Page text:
Growing a Beautiful Lawn in High-Traffic Areas
Lawns are a desirable feature to have around homes and businesses, but they also require a steady amount of maintenance. Areas that experience heavy foot or vehicle traffic, like golf courses and walking paths, often need even more attention than the basic maintenance that most lawns are able to survive on. Left unattended, grass in these areas can experience declining health and difficulty recovering from damages caused by compacted soil and worn-down plants.
Here’s some ways to avoid letting a beautiful lawn go to waste from high foot traffic:
You can build your lawn so that it doesn’t become as impacted from people walking on it. Some of the things you can do are 1) Replace the lawn with grass with a variety that endures foot traffic more easily, or 2) replace it with mulch or gravel.
If you decide to go with replacing the grass type, you’ll have to determine whether you have cool-season or warm-season grass on your lawn. If you have cool-season grass, use a mixture containing turf-type tall fescue, Kentucky bluegrass, or perennial ryegrass. For warm-season areas, zoysia and Bermuda grasses are highly tolerant varieties against heavy foot traffic.
Sod and plugs are other grass forms that offer a stable foundation to growing traffic-resistant lawns. Plant them in warm season areas from May to September when establishing a new lawn.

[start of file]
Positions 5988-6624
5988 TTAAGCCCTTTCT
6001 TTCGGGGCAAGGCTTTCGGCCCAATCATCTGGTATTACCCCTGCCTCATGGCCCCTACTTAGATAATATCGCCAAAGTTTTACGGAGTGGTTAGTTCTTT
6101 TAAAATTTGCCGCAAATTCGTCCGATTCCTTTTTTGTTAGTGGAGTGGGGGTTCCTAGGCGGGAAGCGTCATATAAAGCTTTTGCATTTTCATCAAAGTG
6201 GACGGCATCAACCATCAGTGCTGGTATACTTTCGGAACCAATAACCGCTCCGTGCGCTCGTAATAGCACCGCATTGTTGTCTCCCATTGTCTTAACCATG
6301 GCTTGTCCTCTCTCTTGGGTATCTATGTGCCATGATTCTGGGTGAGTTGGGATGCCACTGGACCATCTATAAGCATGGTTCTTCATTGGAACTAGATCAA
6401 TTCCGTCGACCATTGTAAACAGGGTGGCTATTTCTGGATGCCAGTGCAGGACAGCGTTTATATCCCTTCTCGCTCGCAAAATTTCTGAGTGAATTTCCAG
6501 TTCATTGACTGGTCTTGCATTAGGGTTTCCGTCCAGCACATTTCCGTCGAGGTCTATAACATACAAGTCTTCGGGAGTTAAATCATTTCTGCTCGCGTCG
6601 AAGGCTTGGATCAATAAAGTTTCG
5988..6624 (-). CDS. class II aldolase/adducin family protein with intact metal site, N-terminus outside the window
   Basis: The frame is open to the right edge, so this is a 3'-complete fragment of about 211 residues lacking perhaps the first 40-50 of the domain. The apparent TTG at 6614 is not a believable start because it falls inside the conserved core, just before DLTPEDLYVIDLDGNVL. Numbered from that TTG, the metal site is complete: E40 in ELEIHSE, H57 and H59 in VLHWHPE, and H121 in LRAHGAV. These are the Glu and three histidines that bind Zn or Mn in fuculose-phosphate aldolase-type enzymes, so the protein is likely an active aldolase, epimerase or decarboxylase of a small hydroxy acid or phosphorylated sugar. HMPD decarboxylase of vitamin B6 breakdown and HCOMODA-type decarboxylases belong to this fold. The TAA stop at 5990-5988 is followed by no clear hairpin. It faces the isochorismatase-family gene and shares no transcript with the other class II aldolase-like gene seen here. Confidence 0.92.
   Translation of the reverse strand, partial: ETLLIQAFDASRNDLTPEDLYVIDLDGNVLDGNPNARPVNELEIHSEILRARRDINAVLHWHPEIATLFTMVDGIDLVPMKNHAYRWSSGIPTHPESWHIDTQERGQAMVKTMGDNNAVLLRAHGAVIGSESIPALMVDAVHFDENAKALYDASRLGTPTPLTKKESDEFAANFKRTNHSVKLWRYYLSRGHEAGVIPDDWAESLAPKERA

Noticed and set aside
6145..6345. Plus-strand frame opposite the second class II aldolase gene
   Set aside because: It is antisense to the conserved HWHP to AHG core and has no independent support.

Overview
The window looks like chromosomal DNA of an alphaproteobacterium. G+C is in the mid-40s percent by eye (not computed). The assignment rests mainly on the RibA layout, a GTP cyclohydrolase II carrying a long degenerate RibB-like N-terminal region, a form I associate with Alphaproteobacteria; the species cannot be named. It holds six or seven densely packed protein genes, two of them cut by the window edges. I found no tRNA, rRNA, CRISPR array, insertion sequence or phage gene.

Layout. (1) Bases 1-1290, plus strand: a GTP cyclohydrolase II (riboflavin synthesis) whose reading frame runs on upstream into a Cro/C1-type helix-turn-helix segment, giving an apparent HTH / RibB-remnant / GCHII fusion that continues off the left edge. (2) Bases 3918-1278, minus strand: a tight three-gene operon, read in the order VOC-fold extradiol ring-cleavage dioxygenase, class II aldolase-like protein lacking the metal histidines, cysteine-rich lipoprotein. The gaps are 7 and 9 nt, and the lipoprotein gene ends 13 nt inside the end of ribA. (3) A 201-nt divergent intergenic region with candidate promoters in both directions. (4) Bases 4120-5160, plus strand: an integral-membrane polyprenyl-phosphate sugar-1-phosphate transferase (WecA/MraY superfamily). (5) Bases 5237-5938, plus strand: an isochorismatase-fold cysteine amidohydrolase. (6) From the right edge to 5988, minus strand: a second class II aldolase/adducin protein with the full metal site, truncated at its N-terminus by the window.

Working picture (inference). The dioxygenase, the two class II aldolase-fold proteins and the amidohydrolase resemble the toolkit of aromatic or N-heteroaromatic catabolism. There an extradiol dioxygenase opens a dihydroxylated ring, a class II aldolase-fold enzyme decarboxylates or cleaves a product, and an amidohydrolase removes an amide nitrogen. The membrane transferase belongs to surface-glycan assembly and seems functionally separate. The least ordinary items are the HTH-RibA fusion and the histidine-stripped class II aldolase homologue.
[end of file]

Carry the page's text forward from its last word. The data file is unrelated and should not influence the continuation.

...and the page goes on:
In some cases, it may be easier for a high-trafficked lawn to be covered by non-grass material, like gravel or mulch. This is especially the case if you have a backyard playground and children, or event spaces that require guests to walk across the lawn. Placing pebbles or mulch helps protect the soil while offering a new appearance.
If you’d still prefer having a green lawn, use groundcover plants around pathways to continue having green around the home, but with tougher plants that withstand foot traffic and don’t require as much watering or maintenance.
There are some preventative steps you can take to avoid lawn damage altogether. The most obvious way to avoid foot traffic is to stop people and pets from walking across it. Cordon off your lawn with ropes or signs directing people to walk around or take another route. Apply treatment that repels dogs from walking across or defecating on your lawn.
If foot traffic is unavoidable, make sure to aerate your lawn frequently with a punch-core aerator. This helps keep the soil from becoming compacted, which can prevent water, oxygen, and nutrients from reaching the plant roots.